HEC Forum

, Volume 24, Issue 4, pp 257–272

How Virtue Ethics Informs Medical Professionalism

Article

DOI: 10.1007/s10730-012-9202-0

Cite this article as:
McCammon, S.D. & Brody, H. HEC Forum (2012) 24: 257. doi:10.1007/s10730-012-9202-0

Abstract

We argue that a turn toward virtue ethics as a way of understanding medical professionalism represents both a valuable corrective and a missed opportunity. We look at three ways in which a closer appeal to virtue ethics could help address current problems or issues in professionalism education—first, balancing professionalism training with demands for professional virtues as a prerequisite; second, preventing demands for the demonstrable achievement of competencies from working against ideal professionalism education as lifelong learning; and third, avoiding temptations to dismiss moral distress as a mere “hidden curriculum” problem. As a further demonstration of how best to approach a lifelong practice of medical virtue, we will examine altruism as a mean between the extremes of self-sacrifice and selfishness.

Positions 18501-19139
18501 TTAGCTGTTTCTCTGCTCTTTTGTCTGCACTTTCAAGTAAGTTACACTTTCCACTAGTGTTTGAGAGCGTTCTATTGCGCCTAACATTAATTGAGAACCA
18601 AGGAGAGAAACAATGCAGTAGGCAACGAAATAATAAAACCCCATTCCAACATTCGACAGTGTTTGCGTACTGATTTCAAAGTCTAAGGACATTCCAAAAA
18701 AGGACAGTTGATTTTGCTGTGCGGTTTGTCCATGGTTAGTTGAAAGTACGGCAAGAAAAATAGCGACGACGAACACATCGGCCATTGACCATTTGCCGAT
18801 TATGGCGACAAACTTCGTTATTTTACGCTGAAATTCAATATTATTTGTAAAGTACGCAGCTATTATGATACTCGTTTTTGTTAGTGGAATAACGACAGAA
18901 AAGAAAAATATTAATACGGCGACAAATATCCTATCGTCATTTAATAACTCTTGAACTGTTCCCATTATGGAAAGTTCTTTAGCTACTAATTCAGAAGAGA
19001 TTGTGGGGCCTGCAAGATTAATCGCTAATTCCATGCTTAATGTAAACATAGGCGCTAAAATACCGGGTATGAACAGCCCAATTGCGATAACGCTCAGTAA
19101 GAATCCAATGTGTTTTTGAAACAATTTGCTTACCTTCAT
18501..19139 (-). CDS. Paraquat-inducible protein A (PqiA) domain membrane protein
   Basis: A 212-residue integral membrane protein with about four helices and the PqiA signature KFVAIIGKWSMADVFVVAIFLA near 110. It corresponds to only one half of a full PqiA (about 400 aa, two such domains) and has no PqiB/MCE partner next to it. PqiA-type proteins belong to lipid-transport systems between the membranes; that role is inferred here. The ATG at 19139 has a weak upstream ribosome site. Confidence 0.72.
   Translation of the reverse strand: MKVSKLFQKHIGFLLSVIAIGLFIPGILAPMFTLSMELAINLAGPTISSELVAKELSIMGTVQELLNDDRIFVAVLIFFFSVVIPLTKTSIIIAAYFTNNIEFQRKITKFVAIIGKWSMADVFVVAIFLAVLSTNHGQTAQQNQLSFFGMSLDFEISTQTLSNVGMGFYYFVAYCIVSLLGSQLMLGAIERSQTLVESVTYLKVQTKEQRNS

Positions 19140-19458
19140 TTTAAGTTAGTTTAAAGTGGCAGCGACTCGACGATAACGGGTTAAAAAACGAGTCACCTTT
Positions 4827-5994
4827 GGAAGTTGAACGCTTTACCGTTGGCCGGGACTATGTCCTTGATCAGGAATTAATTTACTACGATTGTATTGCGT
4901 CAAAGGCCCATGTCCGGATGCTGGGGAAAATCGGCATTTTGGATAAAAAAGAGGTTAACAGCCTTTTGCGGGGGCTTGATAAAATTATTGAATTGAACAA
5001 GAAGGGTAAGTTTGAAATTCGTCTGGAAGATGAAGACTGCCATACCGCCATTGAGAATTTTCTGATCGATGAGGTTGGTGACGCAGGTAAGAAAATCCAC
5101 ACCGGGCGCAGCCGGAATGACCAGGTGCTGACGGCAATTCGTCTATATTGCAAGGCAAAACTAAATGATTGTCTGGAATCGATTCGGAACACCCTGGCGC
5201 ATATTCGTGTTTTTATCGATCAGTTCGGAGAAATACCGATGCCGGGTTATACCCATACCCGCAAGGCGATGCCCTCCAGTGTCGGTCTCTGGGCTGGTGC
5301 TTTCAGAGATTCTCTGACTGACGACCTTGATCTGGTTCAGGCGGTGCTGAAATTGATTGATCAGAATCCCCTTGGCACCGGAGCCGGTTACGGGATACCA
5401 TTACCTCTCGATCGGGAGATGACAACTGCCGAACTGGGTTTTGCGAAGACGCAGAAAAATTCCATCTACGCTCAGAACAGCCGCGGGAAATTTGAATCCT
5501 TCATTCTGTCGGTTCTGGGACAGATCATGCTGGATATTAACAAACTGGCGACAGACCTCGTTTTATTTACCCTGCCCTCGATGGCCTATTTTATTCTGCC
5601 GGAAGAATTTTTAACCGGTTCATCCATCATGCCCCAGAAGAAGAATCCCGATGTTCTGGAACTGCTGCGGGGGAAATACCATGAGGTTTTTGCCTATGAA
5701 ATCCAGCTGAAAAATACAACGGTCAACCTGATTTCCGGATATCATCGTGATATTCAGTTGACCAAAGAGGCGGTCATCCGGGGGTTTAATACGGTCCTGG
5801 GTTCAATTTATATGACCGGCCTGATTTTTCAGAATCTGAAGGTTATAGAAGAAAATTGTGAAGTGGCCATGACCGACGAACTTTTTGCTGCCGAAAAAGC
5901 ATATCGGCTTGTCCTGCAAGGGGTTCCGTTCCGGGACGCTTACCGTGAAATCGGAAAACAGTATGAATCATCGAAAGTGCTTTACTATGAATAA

Keywords

Virtue ethicsMedical professionalismMoral distressAltruism

Copyright information

© Springer Science+Business Media Dordrecht 2012

Authors and Affiliations

  1. 1.Department of Otolaryngology—Head and Neck SurgeryUniversity of Texas Medical BranchGalvestonUSA
  2. 2.Institute for the Medical HumanitiesUniversity of Texas Medical BranchGalvestonUSA